5 Natural Language Processing examples

  • Natural Language Processing (NLP) stands at the forefront of cutting-edge technology, empowering machines to understand, interpret, and generate human language.
  • While the terms AI and NLP might conjure images of futuristic robots, there are already basic examples of NLP at work in our daily lives.
  • From sentiment analysis and language translation to chatbots and text summarisation, the examples discussed in this blog illustrate the broad spectrum of NLP applications.

The intricacies of language often evade conscious consideration, as communication flows intuitively, relying on semantic cues like words, signs, or images to convey meaning. It has been posited that language acquisition, akin to walking, becomes more natural in adolescence through repetition and training. However, unlike rigidly governed activities such as following traffic laws, language lacks stringent rules, evident in exceptions like “I before E except after C.” While language acquisition appears effortless for humans, it presents formidable challenges for computers due to the abundance of unstructured data, absence of formal rules, and lack of real-world context or intent.

In response to these challenges, there is a growing reliance on machine learning and artificial intelligence (AI), which demonstrate an increasing capacity to handle human-computer interactions and perform tasks autonomously. As AI and augmented analytics advance, so too does Natural Language Processing (NLP). Despite perceptions of AI and NLP evoking futuristic images of robots, basic applications of NLP are already integrated into everyday life. Below are several notable examples of NLP in action.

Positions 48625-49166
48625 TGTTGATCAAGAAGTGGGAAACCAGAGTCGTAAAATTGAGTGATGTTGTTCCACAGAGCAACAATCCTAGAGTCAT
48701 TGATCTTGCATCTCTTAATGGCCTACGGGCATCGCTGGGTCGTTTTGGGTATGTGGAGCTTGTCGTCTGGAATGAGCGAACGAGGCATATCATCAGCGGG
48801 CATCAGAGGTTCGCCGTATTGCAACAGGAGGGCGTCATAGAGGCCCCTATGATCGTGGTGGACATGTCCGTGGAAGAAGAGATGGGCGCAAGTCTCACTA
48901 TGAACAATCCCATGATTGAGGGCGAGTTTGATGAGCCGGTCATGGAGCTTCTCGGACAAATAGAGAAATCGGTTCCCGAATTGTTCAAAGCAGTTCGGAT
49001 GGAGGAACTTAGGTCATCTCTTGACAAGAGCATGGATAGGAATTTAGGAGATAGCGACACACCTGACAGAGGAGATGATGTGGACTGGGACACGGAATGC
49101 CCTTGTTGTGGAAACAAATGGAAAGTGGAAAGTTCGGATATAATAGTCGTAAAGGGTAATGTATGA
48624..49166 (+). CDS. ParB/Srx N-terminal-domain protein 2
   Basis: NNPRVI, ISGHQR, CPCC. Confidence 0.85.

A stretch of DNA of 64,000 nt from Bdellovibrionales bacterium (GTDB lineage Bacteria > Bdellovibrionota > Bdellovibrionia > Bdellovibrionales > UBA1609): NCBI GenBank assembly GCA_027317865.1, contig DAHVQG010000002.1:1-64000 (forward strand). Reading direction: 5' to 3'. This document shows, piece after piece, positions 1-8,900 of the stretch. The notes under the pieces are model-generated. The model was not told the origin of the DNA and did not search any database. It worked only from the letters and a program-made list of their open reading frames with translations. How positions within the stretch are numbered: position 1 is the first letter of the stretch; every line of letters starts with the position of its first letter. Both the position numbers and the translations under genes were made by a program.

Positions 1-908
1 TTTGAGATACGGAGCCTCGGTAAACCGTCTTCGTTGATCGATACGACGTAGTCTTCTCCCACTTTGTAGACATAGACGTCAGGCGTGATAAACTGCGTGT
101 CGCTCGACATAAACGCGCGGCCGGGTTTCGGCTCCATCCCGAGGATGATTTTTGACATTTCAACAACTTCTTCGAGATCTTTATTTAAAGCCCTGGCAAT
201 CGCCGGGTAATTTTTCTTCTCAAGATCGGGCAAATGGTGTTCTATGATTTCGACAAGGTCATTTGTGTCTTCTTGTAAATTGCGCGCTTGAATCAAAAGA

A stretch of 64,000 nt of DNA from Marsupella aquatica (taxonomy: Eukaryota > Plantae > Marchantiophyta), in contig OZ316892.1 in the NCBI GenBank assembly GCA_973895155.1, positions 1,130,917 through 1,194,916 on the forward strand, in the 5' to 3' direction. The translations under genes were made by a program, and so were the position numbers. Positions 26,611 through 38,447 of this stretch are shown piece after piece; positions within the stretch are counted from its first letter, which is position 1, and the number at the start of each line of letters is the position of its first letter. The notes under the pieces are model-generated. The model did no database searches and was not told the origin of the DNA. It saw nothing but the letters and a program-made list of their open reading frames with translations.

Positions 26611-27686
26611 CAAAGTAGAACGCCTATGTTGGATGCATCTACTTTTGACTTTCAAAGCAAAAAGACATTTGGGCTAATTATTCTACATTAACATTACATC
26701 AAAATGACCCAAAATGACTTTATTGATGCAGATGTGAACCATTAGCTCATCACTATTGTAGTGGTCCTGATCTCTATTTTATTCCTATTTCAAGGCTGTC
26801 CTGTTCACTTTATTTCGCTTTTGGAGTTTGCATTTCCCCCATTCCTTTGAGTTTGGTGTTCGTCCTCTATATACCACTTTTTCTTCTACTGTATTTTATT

Also read: What is a conversational AI platform?

1. Email filters

Email filters are one of the most basic and initial applications of NLP online. It started out with spam filters, uncovering certain words or phrases that signal a spam message. But filtering has upgraded, just like early adaptations of NLP. One of the more prevalent, newer applications of NLP is found in Gmail’s email classification. The system recognises if emails belong in one of three categories (primary, social, or promotions) based on their contents. For all Gmail users, this keeps your inbox to a manageable size with important, relevant emails you wish to review and respond to quickly.

Also read: What are the mechanics behind conversational AI?

2. Smart assistants

Smart assistants like Apple’s Siri and Amason’s Alexa recognise patterns in speech thanks to voice recognition, then infer meaning and provide a useful response. We’ve become used to the fact that we can say “Hey Siri,” ask a question, and she understands what we said and responds with relevant answers based on context. And we’re getting used to seeing Siri or Alexa pop up throughout our home and daily life as we have conversations with them through items like the thermostat, light switches, car, and more. We now expect assistants like Alexa and Siri to understand contextual clues as they improve our lives and make certain activities easier like ordering items, and even appreciate when they respond humorously or answer questions about themselves. Our interactions will grow more personal as these assistants get to know more about us. As a New York Times article “Why We May Soon Be Living in Alexa’s World,” explained: “Something bigger is afoot. Alexa has the best shot of becoming the third great consumer computing platform of this decade.”